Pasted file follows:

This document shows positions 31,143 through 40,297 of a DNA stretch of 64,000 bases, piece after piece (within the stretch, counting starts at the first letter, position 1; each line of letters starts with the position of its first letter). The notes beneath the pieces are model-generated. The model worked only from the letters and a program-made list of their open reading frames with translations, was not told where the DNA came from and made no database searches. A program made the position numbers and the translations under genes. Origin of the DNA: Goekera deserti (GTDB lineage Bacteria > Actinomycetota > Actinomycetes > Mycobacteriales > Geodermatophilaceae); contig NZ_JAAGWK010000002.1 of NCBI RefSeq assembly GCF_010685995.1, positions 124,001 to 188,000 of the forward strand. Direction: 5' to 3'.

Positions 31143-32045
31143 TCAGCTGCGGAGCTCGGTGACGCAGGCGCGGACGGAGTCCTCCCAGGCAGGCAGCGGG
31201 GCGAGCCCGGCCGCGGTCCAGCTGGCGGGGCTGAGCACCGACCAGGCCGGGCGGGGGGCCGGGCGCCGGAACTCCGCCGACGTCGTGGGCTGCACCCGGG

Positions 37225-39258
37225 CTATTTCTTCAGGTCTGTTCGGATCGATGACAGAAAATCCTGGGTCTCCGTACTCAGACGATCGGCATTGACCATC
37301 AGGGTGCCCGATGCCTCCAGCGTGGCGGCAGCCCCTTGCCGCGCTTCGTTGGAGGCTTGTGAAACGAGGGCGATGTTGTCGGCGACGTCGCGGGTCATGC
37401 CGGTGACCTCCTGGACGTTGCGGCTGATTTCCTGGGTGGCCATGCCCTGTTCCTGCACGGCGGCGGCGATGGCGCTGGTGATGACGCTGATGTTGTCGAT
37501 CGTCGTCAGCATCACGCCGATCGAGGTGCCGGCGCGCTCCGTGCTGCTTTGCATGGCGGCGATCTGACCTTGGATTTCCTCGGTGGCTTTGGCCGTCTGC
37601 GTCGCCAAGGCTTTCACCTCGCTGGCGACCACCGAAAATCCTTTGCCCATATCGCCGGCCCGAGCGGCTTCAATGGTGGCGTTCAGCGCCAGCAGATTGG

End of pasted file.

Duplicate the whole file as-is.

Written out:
This document shows positions 31,143 through 40,297 of a DNA stretch of 64,000 bases, piece after piece (within the stretch, counting starts at the first letter, position 1; each line of letters starts with the position of its first letter). The notes beneath the pieces are model-generated. The model worked only from the letters and a program-made list of their open reading frames with translations, was not told where the DNA came from and made no database searches. A program made the position numbers and the translations under genes. Origin of the DNA: Goekera deserti (GTDB lineage Bacteria > Actinomycetota > Actinomycetes > Mycobacteriales > Geodermatophilaceae); contig NZ_JAAGWK010000002.1 of NCBI RefSeq assembly GCF_010685995.1, positions 124,001 to 188,000 of the forward strand. Direction: 5' to 3'.

Positions 31143-32045
31143 TCAGCTGCGGAGCTCGGTGACGCAGGCGCGGACGGAGTCCTCCCAGGCAGGCAGCGGG
31201 GCGAGCCCGGCCGCGGTCCAGCTGGCGGGGCTGAGCACCGACCAGGCCGGGCGGGGGGCCGGGCGCCGGAACTCCGCCGACGTCGTGGGCTGCACCCGGG

Positions 37225-39258
37225 CTATTTCTTCAGGTCTGTTCGGATCGATGACAGAAAATCCTGGGTCTCCGTACTCAGACGATCGGCATTGACCATC
37301 AGGGTGCCCGATGCCTCCAGCGTGGCGGCAGCCCCTTGCCGCGCTTCGTTGGAGGCTTGTGAAACGAGGGCGATGTTGTCGGCGACGTCGCGGGTCATGC
37401 CGGTGACCTCCTGGACGTTGCGGCTGATTTCCTGGGTGGCCATGCCCTGTTCCTGCACGGCGGCGGCGATGGCGCTGGTGATGACGCTGATGTTGTCGAT
37501 CGTCGTCAGCATCACGCCGATCGAGGTGCCGGCGCGCTCCGTGCTGCTTTGCATGGCGGCGATCTGACCTTGGATTTCCTCGGTGGCTTTGGCCGTCTGC
37601 GTCGCCAAGGCTTTCACCTCGCTGGCGACCACCGAAAATCCTTTGCCCATATCGCCGGCCCGAGCGGCTTCAATGGTGGCGTTCAGCGCCAGCAGATTGG